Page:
Poggioreale Antica in Sicily is a great side trip from Trapani

Poggioreale Antica Sicily – Off the Beaten Path

In 1968, the Belice Valley earthquake devastated 14 historical centers in Eastern Sicily.  Poggioreale Antica was one of many that were destroyed. The natural disaster drastically changed the way the inhabitants lived in the immediate years following the natural disaster.  It has also left an irreparable scar on these Sicilian communities.

There were 370 deaths, thousands wounded and about 70,000 Italians were left without a roof over their head.  The majority of the victims were the elderly, women and children.  Most of the young people and men had emigrated to look for work.

The aftermath wreaked havoc on these desperate communities.  There was no disaster relief planning at either the local or provincial levels.  The bureaucracy and lack of supplies left hundreds of people living in tents a year after the earthquake.

The 1968 #Belice Valley earthquake destroyed 14 historical centers in #Sicily. Click To Tweet

Poggioreale Antica panorama

Panorama of Poggioreale Antica from Pioggioreale Antica


Poggioreale Antica – Surviving the Earthquake

Poggioreale Antica today is a small Sicilian ghost town in the Belice Valley in the province of Trapani. Once upon a time, it bustled with farmers on mules.  The typical day began before dawn with the smell of fresh-baked bread in the air as the village contadini set out for a long hard day at work in the fields.

Although this historical village has not been inhabitable since 1968, it has left behind a museum of typical everyday life frozen in the late 1960’s.  It was not safe to enter their homes after the earthquake.  They were forced to leave all their personal belongings buried under the rubble.

The survivors of the earthquake were ghettoized. They had been driven to live in tents for a year. At which time, they were moved to tiny make-shift shacks laden with asbestos.  Sadly, that is what they called home from 1969-1982. It was during those years that the new “Poggioreale of the future” was being built just a few kilometers away.  Finally, after nearly 14 years of degradation, the surviving inhabitants were transferred into permanent homes.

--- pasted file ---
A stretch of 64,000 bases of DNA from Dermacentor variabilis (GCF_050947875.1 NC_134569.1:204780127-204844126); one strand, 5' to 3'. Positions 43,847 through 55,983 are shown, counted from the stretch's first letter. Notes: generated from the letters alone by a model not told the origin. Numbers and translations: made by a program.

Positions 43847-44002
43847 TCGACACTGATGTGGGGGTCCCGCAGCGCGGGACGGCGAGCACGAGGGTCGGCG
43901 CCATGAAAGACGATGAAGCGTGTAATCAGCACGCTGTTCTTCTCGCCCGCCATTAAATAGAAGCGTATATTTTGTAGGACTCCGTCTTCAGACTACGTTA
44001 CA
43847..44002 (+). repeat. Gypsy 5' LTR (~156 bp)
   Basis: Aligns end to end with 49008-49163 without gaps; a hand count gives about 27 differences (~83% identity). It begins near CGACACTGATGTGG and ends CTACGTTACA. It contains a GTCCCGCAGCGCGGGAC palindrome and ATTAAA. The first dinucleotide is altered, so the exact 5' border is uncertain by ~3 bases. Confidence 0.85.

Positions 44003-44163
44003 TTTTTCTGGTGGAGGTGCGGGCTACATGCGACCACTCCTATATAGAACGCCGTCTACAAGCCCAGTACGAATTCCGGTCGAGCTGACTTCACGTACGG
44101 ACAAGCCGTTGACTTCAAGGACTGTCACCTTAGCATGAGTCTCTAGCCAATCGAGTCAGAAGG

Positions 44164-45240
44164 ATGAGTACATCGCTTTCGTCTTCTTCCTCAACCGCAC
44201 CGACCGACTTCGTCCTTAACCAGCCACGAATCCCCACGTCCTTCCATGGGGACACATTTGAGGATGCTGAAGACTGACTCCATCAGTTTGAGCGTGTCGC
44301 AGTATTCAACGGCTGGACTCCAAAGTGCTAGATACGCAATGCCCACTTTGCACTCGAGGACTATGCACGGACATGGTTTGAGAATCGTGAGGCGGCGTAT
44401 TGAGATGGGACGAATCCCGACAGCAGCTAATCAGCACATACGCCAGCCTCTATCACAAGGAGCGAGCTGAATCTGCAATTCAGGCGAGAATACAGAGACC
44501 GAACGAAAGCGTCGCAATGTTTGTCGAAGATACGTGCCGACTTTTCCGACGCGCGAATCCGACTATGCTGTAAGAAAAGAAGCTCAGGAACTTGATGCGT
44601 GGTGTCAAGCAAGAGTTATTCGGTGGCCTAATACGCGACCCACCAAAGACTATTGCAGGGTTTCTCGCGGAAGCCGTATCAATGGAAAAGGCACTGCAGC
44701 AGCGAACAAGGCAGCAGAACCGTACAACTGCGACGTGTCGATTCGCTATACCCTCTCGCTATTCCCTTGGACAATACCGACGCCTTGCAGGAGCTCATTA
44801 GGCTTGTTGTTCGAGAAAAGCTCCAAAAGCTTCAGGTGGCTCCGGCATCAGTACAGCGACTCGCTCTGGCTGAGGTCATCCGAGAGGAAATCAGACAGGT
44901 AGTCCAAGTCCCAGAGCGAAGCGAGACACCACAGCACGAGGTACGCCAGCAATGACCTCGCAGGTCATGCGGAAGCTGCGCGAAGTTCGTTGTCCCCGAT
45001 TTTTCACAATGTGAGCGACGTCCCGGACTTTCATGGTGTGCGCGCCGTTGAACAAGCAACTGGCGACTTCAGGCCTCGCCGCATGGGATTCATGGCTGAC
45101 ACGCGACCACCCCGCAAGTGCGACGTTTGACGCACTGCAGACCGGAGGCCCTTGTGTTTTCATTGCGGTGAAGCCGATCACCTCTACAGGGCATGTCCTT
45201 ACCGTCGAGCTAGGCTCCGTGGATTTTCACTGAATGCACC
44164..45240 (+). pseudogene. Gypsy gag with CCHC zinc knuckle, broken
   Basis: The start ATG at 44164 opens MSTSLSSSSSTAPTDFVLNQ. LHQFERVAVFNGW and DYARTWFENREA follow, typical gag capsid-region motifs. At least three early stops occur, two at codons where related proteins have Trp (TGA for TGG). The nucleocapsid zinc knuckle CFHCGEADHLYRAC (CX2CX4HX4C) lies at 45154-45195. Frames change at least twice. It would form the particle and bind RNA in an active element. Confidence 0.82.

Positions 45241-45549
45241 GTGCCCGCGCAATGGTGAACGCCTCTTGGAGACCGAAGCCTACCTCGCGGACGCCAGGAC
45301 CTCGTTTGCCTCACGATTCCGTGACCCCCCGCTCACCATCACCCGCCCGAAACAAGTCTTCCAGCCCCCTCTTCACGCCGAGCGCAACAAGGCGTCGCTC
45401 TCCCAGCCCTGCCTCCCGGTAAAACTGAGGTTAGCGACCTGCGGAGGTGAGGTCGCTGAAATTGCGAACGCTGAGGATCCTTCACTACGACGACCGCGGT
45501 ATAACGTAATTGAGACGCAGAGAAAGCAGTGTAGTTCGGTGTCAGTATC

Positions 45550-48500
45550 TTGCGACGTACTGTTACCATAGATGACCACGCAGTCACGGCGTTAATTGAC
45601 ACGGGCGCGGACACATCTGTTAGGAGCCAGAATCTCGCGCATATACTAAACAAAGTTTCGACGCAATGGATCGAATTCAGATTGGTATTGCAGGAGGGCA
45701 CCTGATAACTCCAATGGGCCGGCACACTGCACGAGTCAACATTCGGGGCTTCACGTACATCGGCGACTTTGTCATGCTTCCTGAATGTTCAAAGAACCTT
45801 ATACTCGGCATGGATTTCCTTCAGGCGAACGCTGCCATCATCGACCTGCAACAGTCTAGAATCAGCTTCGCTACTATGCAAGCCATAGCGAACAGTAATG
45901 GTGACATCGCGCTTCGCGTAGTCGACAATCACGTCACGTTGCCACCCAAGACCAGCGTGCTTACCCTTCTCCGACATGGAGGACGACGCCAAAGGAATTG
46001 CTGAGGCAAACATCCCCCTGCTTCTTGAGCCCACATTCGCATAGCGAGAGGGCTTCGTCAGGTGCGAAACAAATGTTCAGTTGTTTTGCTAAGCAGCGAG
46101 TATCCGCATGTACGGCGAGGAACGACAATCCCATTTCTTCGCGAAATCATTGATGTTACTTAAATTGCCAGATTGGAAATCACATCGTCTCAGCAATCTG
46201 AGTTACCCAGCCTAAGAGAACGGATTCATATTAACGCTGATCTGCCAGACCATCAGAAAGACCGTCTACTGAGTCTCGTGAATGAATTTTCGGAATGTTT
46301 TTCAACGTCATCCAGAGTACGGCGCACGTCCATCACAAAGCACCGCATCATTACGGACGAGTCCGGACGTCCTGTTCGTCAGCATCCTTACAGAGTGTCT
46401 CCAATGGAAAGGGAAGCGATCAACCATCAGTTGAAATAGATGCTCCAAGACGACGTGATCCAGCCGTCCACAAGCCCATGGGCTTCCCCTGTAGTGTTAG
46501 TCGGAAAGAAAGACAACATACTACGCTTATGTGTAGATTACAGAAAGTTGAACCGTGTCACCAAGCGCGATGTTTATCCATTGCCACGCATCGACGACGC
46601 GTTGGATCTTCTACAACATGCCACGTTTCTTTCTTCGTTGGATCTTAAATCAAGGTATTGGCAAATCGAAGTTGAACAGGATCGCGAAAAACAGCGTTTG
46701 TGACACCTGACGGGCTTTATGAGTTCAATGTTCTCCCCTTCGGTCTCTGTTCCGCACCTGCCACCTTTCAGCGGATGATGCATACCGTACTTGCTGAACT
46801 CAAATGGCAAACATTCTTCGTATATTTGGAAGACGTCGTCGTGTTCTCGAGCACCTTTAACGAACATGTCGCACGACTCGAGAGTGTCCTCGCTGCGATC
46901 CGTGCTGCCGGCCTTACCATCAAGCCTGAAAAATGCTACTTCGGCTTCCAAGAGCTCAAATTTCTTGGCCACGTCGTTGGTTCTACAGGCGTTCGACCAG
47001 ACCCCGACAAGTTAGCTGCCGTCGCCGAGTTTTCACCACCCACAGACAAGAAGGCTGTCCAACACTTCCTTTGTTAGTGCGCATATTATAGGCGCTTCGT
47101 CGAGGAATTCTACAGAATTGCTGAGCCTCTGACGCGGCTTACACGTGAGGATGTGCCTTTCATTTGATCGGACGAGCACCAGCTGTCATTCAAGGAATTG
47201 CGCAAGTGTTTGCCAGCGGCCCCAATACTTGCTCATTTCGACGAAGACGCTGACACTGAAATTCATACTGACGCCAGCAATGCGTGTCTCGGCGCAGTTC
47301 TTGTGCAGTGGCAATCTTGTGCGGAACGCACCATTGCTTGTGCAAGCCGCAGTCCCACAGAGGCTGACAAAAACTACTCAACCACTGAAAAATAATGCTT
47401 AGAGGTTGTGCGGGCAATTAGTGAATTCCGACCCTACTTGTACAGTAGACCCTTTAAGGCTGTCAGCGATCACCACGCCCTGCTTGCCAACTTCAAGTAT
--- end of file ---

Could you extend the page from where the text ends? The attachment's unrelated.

Preserving Poggioreale Antica

Today some of the villages 1650 residents, who lived through the natural disaster, have bonded together and created an association to protect Poggioreale Antica.  That was their beloved home, and they are not willing to let go.  They are collaborating to restore the old historical center and the memories that it holds inside.  Today there are also Poggiorealesi emigrants who return from time to time.  They come from America and Australia.  They are not in search of living relatives.  Rather, they have returned to reminisce in great sadness over what once was their home.

Poggioreale Antica Museum

A display of everyday items found and preserved in memory of Poggioreale Antica.

Other villages in the Belice Valley that suffered significant damage were  Santa Ninfa, Partanna, Montevago, Santa Margherita di Belice, Gibellina, Salaparuta, Vita, Salemi, and Camporeale.

Poggioreale Antica in the Belice Valley is an interesting, cultural off the beaten path trip to add to your itinerary while visiting the Province of  Trapani.    Do your ancestors come from any of these villages?   What is your favorite Italian off the beaten path experience?

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I am a proud third generation Italian American dedicated to promoting the richness of Italian cultural heritage.

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